Also, the limited sample size compared with that in previous studies [6, 18] might be responsible for this observed difference. Although RFI measurements have been claimed to be equal and even more detailed compared with OCT-A [19], the results might also have been distinct due to the use of different methodologies (fractal analysis versus density analysis). Furthermore, the inclusion of more peri-foveal regions and choroidal OCT-A measurements might have also induced more contrast compared with that in our study. Nevertheless, this methodology was able to observe early retinal changes as expressed by differences in oxygenated Hb.

Our measurements did not show a significant difference between the SCD group and the matched controls with respect to saturation measurements. This might be explained by the fact that the measured differences in endogenous contrast are probably too small for accurate detection. However, we were able to observe a significant difference in oxygenated Hb in the temporal quadrants of sickle cell patients, which is the location where the disease usually primarily manifests [20]. It is unclear why the superior nasal quadrant also shows statistical difference. As expected, findings in the nasal quadrant however showed a smaller difference compared with the findings in the temporal area. The differences in oxygenation levels more peripheral from the macula might indicate early retinal damage. Furthermore, in our analysis, we found a low inter-subject variability, demonstrated by a low SD, which is in turn reflected by a low MDES. This demonstrates that in case of clinically relevant changes, they would have been observed.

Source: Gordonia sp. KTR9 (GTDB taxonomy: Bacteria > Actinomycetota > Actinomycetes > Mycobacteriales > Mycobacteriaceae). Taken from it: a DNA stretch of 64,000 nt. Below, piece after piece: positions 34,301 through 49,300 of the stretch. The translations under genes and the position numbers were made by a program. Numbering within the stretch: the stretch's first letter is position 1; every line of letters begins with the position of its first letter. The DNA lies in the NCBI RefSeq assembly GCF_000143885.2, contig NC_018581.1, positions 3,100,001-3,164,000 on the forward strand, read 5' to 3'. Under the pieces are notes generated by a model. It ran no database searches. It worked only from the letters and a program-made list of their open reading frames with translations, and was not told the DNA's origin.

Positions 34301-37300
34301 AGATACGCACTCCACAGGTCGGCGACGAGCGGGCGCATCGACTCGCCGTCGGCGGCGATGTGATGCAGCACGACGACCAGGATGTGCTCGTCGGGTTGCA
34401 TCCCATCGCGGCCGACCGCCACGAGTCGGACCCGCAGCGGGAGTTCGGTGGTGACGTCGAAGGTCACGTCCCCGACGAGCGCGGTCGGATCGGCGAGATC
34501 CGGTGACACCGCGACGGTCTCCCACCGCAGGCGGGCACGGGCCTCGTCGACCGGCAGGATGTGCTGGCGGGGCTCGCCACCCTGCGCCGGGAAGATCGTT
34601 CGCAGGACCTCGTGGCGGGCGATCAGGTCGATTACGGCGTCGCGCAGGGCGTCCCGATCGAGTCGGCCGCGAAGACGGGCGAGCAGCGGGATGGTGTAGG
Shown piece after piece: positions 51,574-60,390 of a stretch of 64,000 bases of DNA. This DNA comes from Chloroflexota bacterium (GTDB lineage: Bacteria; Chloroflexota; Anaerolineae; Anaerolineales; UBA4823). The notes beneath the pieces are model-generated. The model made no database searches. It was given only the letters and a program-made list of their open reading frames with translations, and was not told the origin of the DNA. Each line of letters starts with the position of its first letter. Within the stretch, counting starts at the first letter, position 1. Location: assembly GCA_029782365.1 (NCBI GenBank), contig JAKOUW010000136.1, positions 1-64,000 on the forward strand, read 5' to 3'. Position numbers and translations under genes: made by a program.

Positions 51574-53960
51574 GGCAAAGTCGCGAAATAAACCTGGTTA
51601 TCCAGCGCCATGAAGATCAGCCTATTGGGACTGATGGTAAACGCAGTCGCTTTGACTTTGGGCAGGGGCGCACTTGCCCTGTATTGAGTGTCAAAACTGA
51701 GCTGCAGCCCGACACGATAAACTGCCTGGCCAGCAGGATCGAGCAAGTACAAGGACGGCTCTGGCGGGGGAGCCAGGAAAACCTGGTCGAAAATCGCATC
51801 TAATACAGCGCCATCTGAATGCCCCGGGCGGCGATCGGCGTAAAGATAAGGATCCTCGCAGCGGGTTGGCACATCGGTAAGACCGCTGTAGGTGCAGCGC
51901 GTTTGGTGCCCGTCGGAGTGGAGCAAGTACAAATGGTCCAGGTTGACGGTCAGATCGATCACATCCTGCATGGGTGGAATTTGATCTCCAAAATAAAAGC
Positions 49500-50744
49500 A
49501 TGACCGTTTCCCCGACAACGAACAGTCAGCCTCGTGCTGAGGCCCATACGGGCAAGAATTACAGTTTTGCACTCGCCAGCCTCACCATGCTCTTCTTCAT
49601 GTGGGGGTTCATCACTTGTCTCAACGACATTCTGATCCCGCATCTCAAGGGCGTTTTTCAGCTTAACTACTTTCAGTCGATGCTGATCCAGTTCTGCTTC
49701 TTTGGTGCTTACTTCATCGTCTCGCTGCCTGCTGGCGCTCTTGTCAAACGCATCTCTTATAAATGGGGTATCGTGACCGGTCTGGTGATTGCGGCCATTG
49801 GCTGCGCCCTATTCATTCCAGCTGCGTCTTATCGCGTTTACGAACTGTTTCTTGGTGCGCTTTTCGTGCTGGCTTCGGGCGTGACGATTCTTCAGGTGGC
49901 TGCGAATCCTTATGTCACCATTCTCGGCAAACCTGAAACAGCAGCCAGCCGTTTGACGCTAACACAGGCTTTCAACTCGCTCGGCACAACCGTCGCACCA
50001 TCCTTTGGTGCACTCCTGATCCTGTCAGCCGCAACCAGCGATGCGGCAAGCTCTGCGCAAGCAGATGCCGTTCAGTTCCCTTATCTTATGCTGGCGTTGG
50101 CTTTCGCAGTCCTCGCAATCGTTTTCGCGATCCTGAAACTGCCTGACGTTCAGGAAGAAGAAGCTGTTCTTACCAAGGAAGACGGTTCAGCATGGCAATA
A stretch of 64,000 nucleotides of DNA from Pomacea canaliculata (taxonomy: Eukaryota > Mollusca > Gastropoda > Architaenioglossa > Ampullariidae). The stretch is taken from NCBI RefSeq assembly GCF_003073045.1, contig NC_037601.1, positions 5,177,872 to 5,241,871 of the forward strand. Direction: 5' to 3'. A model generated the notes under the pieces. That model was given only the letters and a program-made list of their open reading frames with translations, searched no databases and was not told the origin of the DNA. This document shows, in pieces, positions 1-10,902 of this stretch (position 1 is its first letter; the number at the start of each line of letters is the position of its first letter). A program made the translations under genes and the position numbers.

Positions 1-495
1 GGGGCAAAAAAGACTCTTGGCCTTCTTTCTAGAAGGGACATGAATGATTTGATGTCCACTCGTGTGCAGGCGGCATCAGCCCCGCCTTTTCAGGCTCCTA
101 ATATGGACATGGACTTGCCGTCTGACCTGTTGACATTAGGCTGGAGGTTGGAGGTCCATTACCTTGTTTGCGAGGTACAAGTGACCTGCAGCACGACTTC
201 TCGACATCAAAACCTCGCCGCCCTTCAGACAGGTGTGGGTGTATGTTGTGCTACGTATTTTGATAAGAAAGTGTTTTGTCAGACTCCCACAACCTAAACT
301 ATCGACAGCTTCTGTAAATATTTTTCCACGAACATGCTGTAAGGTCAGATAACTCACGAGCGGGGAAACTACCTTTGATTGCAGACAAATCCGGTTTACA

The retina is one of the highest energy-demanding tissues in the body, even surpassing the brain for metabolism, which leads to a high oxygen consumption [21]. Although decreased retinal vessel autoregulation has been reported in SCD patients [22], SCD patients may compensate their lower Hb and subsequently oxygen-carrying capacity by vascular autoregulatory mechanisms, such as the dilation of the vessels. This is demonstrated by higher retinal blood flow, previously measured in SCD patients [7]. Other techniques have also demonstrated an increased microvascular flow in other organs, thought to be a compensatory mechanism for the anemia [23, 24]. The sickle cell patients in this study had an unimpaired microvasculature around the macula, as demonstrated by the nCPM measurements. Therefore, the autoregulatory capacity of the retinal vessels might be sufficient in these patients, which in turn could lead to normal saturation levels when compared with those in controls. This theory is also confirmed in other studies [25]. Interestingly, our study demonstrates that even before microvascular changes are observed, early retinal changes can already be seen by the reduced level of oxygenated hemoglobin. This is in line with findings from other studies in which differences in other organs such as cerebral oximetry have been reported. [26]